Drew’s Review: Is rock ‘n’ roll dead?

Drew Hagge, Music Columnist

All right, before you throw off your Metallica t-shirt in a blind rage, let’s try and approach this question with some semblance of pragmatism.

First, we have to find a reasonable definition of what “dead” actually means. To have this conversation void of emotion, the mere existence and playing of rock music, at any level, can’t keep rock alive by itself. So, no, having a “cool mom” who lets you play rock music in your basement with your friends doesn’t exactly meet the threshold for vitality.

Defining “dead” can be tricky because people have always, and will always, be playing rock music, no matter how casually, since the genre’s inception. Given that, we must define “dead” according to the genre’s relative popularity compared to all other genres of music.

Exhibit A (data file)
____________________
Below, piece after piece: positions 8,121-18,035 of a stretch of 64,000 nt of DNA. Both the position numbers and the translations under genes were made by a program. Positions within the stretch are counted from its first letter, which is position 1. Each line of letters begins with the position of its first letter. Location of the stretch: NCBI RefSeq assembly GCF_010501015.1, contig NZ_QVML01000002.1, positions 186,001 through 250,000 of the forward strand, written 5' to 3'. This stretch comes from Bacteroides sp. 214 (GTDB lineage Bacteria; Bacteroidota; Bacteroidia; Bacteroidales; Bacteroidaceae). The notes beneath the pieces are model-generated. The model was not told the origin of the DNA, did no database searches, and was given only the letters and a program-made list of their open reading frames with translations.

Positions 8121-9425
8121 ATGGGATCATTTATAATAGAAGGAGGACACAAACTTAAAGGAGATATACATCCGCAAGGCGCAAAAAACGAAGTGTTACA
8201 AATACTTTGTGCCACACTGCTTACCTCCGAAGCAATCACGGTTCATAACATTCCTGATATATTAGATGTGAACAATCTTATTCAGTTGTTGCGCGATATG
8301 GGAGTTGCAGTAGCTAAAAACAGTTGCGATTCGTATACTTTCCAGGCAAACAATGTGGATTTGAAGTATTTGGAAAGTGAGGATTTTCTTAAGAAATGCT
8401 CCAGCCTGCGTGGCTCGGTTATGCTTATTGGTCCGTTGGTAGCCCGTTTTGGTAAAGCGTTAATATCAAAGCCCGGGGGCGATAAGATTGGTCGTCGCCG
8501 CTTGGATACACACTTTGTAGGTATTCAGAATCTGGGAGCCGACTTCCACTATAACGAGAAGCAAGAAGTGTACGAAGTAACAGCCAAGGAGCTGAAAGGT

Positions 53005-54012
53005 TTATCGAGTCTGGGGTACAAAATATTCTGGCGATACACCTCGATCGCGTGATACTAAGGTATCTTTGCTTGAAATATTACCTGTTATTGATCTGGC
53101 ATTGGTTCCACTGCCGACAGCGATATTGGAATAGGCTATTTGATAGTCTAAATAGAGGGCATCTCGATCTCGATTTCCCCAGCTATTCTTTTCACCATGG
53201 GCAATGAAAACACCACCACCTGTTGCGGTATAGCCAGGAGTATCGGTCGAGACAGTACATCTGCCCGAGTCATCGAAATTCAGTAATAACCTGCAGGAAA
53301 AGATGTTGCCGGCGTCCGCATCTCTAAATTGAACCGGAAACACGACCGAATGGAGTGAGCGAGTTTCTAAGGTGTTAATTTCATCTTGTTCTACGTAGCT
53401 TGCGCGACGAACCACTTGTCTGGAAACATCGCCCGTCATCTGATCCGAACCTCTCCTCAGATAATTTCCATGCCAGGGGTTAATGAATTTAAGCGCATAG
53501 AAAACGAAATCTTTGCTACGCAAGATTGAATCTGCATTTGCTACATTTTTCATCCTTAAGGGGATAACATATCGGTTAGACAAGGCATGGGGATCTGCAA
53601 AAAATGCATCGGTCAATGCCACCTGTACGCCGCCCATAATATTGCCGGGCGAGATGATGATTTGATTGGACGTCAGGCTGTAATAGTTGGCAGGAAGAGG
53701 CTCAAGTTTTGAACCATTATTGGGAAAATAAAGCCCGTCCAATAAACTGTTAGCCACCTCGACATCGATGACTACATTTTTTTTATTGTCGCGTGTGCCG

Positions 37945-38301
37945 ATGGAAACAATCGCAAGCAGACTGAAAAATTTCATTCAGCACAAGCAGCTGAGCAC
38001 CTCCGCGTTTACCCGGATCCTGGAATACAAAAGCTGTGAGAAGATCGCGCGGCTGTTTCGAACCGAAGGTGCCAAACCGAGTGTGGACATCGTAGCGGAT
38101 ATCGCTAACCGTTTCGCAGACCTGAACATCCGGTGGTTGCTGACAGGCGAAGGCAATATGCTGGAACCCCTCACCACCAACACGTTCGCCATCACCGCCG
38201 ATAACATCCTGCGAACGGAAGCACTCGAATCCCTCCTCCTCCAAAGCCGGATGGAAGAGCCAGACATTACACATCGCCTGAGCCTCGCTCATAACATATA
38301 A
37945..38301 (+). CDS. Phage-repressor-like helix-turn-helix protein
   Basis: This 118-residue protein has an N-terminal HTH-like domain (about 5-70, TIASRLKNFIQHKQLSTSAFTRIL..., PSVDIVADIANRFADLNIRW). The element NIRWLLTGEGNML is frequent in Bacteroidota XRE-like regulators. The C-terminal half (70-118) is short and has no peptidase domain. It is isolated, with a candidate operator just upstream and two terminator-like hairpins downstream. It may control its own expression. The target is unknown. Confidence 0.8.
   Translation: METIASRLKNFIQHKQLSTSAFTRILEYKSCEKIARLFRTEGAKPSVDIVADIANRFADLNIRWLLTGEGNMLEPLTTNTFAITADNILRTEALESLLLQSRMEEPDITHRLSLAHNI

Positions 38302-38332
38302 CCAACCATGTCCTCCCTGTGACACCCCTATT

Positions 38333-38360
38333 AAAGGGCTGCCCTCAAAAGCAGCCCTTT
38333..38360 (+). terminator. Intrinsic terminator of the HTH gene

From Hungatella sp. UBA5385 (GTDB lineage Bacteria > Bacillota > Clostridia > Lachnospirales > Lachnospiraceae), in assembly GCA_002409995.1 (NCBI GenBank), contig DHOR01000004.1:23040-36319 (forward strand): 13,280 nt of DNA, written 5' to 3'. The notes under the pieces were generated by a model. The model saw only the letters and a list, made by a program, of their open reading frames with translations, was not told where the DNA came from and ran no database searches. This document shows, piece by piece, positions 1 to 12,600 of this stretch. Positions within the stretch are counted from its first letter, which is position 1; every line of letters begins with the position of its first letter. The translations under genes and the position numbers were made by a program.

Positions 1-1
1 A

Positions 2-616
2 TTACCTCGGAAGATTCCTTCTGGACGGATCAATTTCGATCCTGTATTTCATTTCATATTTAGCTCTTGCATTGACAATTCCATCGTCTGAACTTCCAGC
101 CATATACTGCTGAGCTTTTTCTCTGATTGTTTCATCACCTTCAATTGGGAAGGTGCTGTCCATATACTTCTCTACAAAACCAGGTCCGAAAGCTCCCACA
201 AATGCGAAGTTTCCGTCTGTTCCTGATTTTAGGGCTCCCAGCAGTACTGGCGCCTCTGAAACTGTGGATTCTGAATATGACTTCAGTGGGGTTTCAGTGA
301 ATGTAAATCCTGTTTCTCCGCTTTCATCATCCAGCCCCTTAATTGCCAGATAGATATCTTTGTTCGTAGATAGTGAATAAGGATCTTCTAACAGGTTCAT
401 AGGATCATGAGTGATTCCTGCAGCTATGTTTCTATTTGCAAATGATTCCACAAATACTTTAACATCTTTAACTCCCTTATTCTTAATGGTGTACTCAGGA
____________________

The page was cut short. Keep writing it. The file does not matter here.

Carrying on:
Several factors go into discussing the current state of rock music. These factors include the number of contemporary rock acts (which have a significant following), the popularity of such rock acts (which can be measured by number of streams and album sales) and, most importantly, rock’s popularity relative to the other genres of music on the charts.

According to SPIN Magazine, Deerhunter, Parquet Courts and Protomartyr make up some of the best modern rock acts. Unfortunately, after looking at these band’s most recent work, Deerhunter’s “Fading Frontier” was most popular, peaking at 72 on Billoard’s Top 200 chart.

In order to find a rock act on Billboard’s Hot 100 list, you’d have to expand the definition of rock music to include Twenty One Pilots. Yeah, sad, I know.

So, is rock ‘n’ roll dead? Maybe not, but it’s just as alive as jazz.